Please select your home edition

Global Solo Challenge: Cape Horn lives up to expectations for Andrea Mura and Francois Gouin

by Marco Nannini / Global Solo Challenge 8 Feb 14:22 GMT
Andrea Mura - Vento di Sardegna © Andrea Mura

What an incredible week it has been in the Global Solo Challenge, with storms, apprehension, big seas and strong winds and with the legendary Cape Horn in the background like a trophy to pick up in victory.

The palpable joy and relief of Andrea Mura's celebrations on Vento di Sardegna, who dedicated his rounding to the late Gigi Riva, a football legend who recently passed away and who had christened the boat when it was launched. An emotional moment that conveyed the pride in the achievement, the relief after several stormy days, the incredible joy in achieving a goal that had been chased for many years.

Less than 24 hours later, in the Chilean afternoon of February 7th, Francois Gouin on Kawan3 Unicancer passed the longitude of the lighthouse on the island of Cabo de Hornos. In his video taken during the rounding he repeatedly expressed his joy and happiness for his long voyage and navigation in the great south. The eyes and expressions of each skipper upon rounding Cape Horn speak more than just the words they pronounce. It is such an incredible achievement that I think even grasping its full magnitude will take time for each of them.

Philippe Delamere, Cole Brauer, Ronnie Simpson, Andrea Mura and Francois Gouin have reached the summit of their journey and can look forward to their way back to base camp which should become progressively easier as the storms are left behind and the temperatures rise. Riccardo Tosetto will be rounding later today and has shared with us the photo of a beautiful sunrise of what will forever be a very special day for him.

The Italian skipper, on his JPK Class40 #60 Obportus, has had a rough ride to Cape Horn, having moved further north than Andrea Mura and Francois Gouin in the previous week to avoid a ridge of high pressure, he ended up paying a heavy price for his choice. The area of light winds pushed further north giving his direct sparring partner Francois a clear advantage. His northerly route kept him in an area where he could not avoid the oncoming strong winds, and was hit by a steady 50-55 knots blow and even experienced a squall with peaks of 70 knots which laid him flat for moments that felt like eternity.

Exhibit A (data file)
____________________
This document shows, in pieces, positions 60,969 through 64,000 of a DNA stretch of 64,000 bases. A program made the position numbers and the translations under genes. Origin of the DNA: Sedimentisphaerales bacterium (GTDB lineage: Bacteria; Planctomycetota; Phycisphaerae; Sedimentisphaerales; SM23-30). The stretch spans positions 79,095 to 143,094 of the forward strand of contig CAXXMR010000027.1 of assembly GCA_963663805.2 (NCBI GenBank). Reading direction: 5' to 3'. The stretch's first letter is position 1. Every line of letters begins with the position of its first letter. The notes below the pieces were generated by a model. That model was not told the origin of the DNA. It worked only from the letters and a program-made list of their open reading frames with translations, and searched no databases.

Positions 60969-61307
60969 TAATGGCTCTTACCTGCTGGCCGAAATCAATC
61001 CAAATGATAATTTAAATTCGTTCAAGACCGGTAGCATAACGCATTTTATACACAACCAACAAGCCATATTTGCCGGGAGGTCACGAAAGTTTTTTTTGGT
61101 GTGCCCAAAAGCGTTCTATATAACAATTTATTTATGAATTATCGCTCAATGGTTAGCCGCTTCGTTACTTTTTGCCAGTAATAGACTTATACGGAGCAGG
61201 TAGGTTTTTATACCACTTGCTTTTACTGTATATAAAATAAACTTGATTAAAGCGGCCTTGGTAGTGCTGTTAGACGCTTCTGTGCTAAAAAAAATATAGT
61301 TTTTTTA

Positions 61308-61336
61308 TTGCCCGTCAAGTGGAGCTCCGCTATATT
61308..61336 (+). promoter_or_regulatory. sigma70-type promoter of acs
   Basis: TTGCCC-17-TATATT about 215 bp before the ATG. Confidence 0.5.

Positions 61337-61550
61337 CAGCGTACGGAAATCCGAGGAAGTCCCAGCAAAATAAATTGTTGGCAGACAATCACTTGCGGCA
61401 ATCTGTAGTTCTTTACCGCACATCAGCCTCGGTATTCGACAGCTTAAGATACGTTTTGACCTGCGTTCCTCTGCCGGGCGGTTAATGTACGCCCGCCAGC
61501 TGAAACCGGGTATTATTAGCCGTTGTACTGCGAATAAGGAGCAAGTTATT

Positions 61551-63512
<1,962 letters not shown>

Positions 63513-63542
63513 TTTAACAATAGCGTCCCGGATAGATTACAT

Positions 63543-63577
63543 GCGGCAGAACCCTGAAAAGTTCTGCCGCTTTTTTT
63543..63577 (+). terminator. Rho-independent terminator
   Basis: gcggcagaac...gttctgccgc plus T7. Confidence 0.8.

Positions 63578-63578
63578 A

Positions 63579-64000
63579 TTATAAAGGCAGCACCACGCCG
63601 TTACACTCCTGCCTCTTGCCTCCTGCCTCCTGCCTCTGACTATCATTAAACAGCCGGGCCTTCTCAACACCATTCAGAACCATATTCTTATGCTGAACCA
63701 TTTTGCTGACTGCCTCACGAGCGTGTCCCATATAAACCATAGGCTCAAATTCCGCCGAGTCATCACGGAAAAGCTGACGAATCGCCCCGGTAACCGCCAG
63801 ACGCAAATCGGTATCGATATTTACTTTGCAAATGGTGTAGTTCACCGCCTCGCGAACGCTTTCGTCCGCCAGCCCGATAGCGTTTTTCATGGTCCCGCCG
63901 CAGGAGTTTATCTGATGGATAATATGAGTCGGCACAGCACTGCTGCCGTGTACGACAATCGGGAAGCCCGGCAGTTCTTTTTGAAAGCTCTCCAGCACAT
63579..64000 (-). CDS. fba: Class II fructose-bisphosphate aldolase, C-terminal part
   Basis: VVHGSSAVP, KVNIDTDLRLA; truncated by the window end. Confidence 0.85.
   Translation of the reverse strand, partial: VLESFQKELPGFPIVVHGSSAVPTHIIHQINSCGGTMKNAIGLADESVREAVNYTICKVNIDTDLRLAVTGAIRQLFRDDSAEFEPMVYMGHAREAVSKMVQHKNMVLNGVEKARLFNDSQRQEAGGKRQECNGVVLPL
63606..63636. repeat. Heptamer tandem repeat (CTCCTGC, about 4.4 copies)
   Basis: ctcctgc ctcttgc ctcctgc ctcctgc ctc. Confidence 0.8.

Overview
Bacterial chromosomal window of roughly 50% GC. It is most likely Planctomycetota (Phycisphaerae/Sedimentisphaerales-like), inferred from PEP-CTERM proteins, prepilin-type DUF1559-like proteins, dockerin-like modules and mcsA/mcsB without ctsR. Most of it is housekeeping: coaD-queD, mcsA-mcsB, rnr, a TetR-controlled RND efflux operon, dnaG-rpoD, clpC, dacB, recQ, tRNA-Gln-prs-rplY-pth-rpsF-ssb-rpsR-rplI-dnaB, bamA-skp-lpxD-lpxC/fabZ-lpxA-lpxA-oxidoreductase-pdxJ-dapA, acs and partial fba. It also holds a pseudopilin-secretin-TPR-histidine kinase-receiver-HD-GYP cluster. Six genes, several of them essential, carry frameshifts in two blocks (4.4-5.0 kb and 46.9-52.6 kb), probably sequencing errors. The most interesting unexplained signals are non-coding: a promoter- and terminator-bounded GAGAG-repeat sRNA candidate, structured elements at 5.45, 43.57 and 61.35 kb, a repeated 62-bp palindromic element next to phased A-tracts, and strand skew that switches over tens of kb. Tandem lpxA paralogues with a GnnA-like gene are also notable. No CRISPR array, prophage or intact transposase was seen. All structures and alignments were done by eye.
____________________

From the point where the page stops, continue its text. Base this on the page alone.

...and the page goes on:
Francois and Riccardo have been at sea for 100 days now and it is therefore fully understandable that they look forward to heading north to better conditions. For reference Charles Caudrelier on Maxi Edmond de Rothschild, who rounded the horn two days ago took just 30 days from Brest to Cape Horn! Amazing.

In fact, I wonder if Cape Horn has ever been this busy with so many boats from different events all rounding Cape Horn at the same time. As of 0800 UTC, 0500 local time on January 6th, in the middle of the night PenDuickVI skippered by Marie Tabarly was the first boat to round the cape in Ocean Globe Race. With a 73ft ketch, the sea state encountered in the previous 24 hours was intense but not worrying, as displacement and size matter indeed in the south. Next to round was the Italian Swan 65 Translated9 skippered by Simon Curwen (Owned and Co-skippered by Marco Trombetti). The following day it was the turn of Andrea Mura on his Open 50 Vento di Sardegna. The all female crew of Maiden in the OGR rounded the cape at about the same time as Francois Gouin in the GSC.